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Antonio CALDARA (1670 - 1736): Maddalena ai piedi di Cristo

Emmanuelle de Negri (Maddalena), Maïlys de Villoutreys (Marta), soprano; Benedetta Mazzucato (Amor Terreno), contralto; Damien Guillon (Amor Celeste), alto; Reinoud Van Mechelen (Cristo), tenor; Riccardo Novaro (Fariseo), baritone
Le Banquet Céleste
Dir: Damien Guillon

rec: Oct 2 - 3, 2017 (live), Rennes, Opéra & Oct 4, 2017 [studio]
Alpha - 426 (2 CDs) (© 2018) (2.08'00")
Liner-notes: E/D/F; lyrics - translations: E/F
Cover, track-list & booklet (*)

Caroline Bayet, Birgit Goris, Simon Pierre, Fiona-Emilie Poupard, Adrien Carre, Marion Korkmaz, violin; Deirdre Dowling, Géraldine Roux, viola; Julien Barre, Cyril Poulet, cello; Gautier Blondel, double bass; Diego Salamanca, lute; François Guerrier, harpsichord; Kevin Manent, harpsichord, organ

Antonio Caldara was one of the main composers in Europe in the first half of the 18th century. He held several prestigious posts, first in Rome and later in Vienna, as vice-Kapellmeister and court composer at the imperial court, since 1716. His oeuvre is large, and includes operas, oratorios and serenatas, as well as liturgical works and some instrumental music. From this angle it is rather odd that so little of his output is available on disc. It is true that in recent years performers show an increasing interest in his oeuvre. Over the years I have heard a number of live recordings of, for instance, his oratorios, but unfortunately very few of these have made it to disc. The present recording concerns one of his best-known oratorios. It was recorded for the first time by René Jacobs and released by Harmonia mundi in 1995. It has been performed live several times since then, for instance by Václav Luks last year. It would not surprise me, if that would result in a commercial release. With the present recording, directed by Damien Guillon, that would bring the number of recordings to three. The popularity of this oratorio is understandable, as it is a splendid work, but even so, one would wish performers to look beyond this work and delight us with recordings of some of the many oratorios, which are still lying in libraries and archives.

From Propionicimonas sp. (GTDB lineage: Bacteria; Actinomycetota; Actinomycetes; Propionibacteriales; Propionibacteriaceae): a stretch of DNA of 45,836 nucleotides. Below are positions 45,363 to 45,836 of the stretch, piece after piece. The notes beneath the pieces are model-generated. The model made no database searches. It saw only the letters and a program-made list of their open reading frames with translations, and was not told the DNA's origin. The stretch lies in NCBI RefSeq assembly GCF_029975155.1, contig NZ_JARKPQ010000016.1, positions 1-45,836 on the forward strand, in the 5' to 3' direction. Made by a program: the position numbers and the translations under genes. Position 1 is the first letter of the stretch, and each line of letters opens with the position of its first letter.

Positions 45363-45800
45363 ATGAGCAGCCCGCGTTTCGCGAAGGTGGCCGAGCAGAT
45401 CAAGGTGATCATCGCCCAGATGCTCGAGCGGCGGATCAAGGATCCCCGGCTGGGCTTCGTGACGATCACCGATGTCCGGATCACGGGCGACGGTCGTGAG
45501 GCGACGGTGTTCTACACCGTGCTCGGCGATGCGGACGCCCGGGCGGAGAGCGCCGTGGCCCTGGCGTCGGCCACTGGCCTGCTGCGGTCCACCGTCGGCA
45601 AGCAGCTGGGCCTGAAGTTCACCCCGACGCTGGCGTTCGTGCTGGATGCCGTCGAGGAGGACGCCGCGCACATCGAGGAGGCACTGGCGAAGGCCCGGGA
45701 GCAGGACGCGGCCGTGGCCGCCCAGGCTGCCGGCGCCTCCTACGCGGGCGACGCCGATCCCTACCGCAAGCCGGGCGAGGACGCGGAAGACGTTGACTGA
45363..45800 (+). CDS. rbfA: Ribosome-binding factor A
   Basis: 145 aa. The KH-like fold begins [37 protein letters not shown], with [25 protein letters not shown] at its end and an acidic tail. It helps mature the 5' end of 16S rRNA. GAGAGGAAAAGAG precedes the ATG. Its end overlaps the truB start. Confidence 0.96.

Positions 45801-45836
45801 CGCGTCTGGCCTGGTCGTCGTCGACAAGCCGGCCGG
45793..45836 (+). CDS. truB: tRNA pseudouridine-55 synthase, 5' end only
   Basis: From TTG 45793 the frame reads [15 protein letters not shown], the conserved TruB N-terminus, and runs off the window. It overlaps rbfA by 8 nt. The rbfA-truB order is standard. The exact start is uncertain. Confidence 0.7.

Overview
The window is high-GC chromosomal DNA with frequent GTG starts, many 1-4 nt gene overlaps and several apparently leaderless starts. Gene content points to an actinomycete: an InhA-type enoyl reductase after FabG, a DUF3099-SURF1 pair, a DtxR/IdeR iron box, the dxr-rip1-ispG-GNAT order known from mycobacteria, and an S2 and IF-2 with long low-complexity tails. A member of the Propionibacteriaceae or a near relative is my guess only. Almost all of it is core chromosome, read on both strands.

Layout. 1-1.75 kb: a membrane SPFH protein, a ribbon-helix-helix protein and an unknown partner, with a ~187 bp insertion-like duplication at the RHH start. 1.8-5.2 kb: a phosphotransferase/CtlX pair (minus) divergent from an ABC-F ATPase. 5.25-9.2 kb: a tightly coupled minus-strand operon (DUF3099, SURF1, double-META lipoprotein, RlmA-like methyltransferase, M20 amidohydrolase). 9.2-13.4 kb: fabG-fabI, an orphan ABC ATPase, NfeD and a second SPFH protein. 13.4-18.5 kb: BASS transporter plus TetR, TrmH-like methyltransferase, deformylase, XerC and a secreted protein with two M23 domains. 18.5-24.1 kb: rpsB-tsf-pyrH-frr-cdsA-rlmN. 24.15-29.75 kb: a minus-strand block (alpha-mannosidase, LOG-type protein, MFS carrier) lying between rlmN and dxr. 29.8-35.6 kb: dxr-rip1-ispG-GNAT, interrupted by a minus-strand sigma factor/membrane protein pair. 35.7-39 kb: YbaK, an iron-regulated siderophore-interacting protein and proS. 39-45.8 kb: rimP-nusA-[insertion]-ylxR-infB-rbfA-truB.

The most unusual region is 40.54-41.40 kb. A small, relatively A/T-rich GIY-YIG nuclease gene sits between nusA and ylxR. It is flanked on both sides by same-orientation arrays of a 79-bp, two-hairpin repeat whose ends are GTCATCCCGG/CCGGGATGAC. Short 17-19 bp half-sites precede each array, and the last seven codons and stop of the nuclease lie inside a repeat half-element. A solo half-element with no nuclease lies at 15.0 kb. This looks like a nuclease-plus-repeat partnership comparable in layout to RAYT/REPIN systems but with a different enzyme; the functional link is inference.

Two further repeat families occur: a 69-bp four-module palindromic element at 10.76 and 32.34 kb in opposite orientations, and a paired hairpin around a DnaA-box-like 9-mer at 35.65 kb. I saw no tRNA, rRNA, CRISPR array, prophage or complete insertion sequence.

There is no lack of material to choose from. Only in the genre of the oratorio, Caldara produced around 40 pieces, which span almost his entire career. The first date from his time in Venice, where the oratorio had been introduced to the public by Giovanni Legrenzi, who may have been Caldara's teacher. It seems likely that Maddalena ai piedi di Cristo also was first performed there. Three of his oratorios can be dated at this period, the last years of the 17th century. The early date of composition is confirmed by the instrumental scoring in five parts. The writing of two viola parts is typical of the 17th century.